Curios at La Scala

Curios at La Scala

Cooked to perfection

If, for some inexplicable reason, you found yourself being catapulted back to a late-sixteenth-century theatre, you would discover a performance very different from the one you would see today.

Theatres were built of wood, lit by candles and heated with braziers; at the back of each box, every noble family kept a cook, ready to cater to their whims. So it is quite understandable why theatres quite commonly caught fire. This was the end that the Teatro alla Scala’s “ancestors” met: first the Salone Margherita, then (twice) the Regio Teatro Ducale. It was after one of these fires, that the box owners, the great noble families of the day, decided that Milan had to have a its own great municipal theatre, no longer a prerogative of the nobles but of the people, too.

So, on 3rd August 1778, on the degraded area of the Church of Santa Maria della Scala, began the story of the Teatro Grande alla Scala. And this time, it was finally built of bricks and mortar.


The farsighted architect

When the Teatro alla Scala was built its surrounding context was very different from that of today, with Piazza della Scala only being created in 1858.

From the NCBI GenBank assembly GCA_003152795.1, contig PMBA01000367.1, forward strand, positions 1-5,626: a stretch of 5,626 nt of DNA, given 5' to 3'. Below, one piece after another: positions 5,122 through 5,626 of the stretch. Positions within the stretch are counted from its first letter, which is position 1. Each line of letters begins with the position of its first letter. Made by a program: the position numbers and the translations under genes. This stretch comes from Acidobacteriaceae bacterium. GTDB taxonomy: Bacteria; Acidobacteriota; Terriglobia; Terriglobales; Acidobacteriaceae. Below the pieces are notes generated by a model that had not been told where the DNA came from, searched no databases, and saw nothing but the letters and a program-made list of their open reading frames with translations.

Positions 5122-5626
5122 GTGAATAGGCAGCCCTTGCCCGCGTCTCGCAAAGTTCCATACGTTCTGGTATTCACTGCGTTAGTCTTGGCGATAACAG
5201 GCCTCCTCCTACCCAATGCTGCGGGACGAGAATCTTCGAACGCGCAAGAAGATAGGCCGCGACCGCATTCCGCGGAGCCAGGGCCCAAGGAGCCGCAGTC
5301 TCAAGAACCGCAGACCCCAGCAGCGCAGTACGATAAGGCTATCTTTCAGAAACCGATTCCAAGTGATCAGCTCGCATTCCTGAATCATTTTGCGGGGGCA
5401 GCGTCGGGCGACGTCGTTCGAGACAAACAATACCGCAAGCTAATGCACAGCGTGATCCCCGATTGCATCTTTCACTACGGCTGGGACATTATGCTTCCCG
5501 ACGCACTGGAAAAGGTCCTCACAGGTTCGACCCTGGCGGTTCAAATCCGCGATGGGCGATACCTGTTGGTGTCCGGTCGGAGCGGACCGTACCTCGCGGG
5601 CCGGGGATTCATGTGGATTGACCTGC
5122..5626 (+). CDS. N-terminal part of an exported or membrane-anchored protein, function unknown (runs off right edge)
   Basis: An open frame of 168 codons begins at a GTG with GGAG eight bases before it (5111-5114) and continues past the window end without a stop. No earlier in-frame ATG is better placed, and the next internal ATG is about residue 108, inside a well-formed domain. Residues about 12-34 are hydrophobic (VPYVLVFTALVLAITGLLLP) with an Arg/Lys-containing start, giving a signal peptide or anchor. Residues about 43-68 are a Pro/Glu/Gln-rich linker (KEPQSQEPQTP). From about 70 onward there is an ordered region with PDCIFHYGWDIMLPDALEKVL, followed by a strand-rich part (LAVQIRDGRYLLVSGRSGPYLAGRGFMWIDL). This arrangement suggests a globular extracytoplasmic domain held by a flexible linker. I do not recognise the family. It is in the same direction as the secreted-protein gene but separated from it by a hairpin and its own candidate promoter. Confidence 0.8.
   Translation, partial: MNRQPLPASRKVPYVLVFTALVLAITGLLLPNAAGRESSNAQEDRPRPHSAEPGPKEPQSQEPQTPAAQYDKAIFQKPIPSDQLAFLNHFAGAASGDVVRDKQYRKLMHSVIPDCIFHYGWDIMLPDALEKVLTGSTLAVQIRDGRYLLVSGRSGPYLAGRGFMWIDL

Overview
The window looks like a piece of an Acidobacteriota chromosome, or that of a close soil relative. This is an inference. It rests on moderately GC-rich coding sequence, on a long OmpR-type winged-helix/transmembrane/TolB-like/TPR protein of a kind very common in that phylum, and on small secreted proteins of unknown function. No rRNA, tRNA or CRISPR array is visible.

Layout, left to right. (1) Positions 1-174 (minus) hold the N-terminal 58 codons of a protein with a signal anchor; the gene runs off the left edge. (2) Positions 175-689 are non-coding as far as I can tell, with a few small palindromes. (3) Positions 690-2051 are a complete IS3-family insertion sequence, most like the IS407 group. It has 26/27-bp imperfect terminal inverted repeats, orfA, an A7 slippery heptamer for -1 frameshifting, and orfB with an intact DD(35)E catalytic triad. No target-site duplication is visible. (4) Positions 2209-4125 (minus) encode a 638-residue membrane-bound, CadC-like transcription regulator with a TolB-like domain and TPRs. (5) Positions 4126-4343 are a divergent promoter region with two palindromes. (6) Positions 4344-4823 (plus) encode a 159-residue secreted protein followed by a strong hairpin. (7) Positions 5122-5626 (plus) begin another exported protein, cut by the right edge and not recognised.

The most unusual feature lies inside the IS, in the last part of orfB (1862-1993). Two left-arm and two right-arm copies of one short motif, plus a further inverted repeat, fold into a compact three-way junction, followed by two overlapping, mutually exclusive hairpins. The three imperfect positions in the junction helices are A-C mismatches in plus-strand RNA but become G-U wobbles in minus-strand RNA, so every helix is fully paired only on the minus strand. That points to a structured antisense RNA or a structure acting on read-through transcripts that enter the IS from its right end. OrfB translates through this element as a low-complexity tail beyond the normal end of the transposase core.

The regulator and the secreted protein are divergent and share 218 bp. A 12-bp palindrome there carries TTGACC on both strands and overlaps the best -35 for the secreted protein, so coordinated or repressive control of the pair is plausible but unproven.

The design of the Theatre is in fact best admired from the side, rather than from the front, a perspective clearly visible in Angelo Inganni’s painting exhibited in the Museo Teatrale alla Scala. The result obtained by the architect, Giuseppe Piermarini, did not please everyone. The philosopher, Pietro Verri, for example, stated that “the façade of the new theatre is very beautiful on paper, and it even surprised me when I saw it before work began on it; but now I almost dislike it”.

Verri’s unfavourable opinion was due to the porch for the carriages, a solution that Piermarini adopted to provide the façade with some depth, which would otherwise have been impossible in such a narrow street. However, his choice proved farsighted: in the mid-nineteenth century Piazza della Scala was opened and the architect’s decision appeared quite prophetic.


The anatomy of a Theatre

Today, La Scala can seat a total of 2,015 people. Originally it had five tiers of boxes, but in 1909, the fifth tier was transformed into the first gallery with the removal of the separating walls between one box and another.

The second gallery, just below the vault, is the famous “loggione”, where the keenest opera fans head because it is the part of the Theatre in which the acoustics allow the listener to hear the singers and the orchestra best.

The boxes are not all the same: on the second and third levels there are fifteen in which traces of the original decoration can still be found, and which in some cases dates back to the intervention of the scene designer Alessandro Sanquirico in the early nineteenth century.


Let there be light

When electric light came to Milan, the first public building to be illuminated by the Edison company, was the Teatro alla Scala, in 1883.

Today we think of the theatre as a silent, magical, twilight place, and we no doubt find it strange to read on a poster of the time describing the Teatro alla Scala as being “floodlit”.